To do the Mud Dance you wriggle to the left and wriggle to the right. But instead of moving smoothly across the dance floor, you slowly extricate yourself from the mud holding your feet hostage. Wiggling, it turns out, is much more effective than panicking and yanking or so says Karen Parker, our guide for the Water Wonders Walk at Camp Polk Meadow Preserve.
Karen gave this sage advice to a gaggle of kids ranging from age 2.5-8, before sending them off into a slightly muddy side channel of Whychus Creek. Armed with nets large and small, their goal was to find water bugs and other critters and bring them back to Karen for a sharing circle. The kids headed towards the water--some jumping in gleefully, others gently testing the waters with one toe. (My Will was a tentative one who instead sent Mommy knee high into the water!)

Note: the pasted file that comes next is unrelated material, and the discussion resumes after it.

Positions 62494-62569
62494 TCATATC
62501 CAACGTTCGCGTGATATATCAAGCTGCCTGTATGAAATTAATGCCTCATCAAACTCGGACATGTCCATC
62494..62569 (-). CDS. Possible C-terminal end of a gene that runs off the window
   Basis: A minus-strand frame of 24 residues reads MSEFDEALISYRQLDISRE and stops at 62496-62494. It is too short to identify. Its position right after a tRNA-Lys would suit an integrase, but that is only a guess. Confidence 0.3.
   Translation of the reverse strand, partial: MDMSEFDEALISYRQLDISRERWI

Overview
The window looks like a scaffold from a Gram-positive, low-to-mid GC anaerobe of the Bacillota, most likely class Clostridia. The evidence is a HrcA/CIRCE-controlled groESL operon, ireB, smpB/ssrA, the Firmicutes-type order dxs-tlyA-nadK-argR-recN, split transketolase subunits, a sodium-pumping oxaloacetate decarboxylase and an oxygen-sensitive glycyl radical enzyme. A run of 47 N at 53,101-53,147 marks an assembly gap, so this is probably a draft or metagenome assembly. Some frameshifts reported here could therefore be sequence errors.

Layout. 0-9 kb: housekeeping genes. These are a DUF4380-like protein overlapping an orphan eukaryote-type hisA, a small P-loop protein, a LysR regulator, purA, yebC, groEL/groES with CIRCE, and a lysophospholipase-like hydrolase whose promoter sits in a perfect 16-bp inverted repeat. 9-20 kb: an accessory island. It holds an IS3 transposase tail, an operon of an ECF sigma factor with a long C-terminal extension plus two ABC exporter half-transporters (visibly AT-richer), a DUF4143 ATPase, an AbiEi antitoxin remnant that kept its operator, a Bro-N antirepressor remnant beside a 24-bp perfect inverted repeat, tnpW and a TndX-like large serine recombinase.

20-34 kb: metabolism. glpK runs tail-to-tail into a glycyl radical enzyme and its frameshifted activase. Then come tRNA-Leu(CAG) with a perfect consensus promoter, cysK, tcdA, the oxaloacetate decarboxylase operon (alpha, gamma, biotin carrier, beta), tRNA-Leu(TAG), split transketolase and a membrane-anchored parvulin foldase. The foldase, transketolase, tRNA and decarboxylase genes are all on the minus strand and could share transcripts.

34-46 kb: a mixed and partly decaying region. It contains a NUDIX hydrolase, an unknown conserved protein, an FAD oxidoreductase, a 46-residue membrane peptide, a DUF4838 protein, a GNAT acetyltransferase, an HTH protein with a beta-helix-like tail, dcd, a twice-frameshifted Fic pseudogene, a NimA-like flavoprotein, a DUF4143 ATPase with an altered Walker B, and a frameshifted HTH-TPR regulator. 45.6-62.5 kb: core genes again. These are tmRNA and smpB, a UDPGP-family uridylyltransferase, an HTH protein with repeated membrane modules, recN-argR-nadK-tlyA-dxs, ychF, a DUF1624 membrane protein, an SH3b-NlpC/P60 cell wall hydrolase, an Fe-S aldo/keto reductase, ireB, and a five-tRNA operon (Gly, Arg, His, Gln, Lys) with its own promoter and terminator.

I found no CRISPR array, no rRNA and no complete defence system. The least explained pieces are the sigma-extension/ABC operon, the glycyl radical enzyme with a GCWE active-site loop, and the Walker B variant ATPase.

Mud turned out not to be plentiful, but the bugs were. Calls began to ring out from the kids along the waters edge "I found a long, slimy one!" "This is that wriggly one!" Occasionally, we'd hear "We found a beetle!" "Dragonfly larvae!" I don't think I've ever seen kids so excited about bug hunting! In fact, it took some cajoling for Karen to call the group back in from their eager hunting so we could actually look at the critters and see what we found.Once we settled into a circle, we learned about diving beetles that keep air bubbles under their arms and use them to breathe under water. We used magnifying boxes to check out dragonfly nymph that looked enough like an adult that you could just imagine them turning into a beautiful, shimmery flying creature. Karen showed pictures of the adult version of some of the critters and told stories to help us relate to them better. Mostly we just enjoyed learning about the entire world of critters that live in the little ponds or backwaters of our local creeks. The Mud Dance wasn't needed, but I think we all left thinking water was indeed wondrous!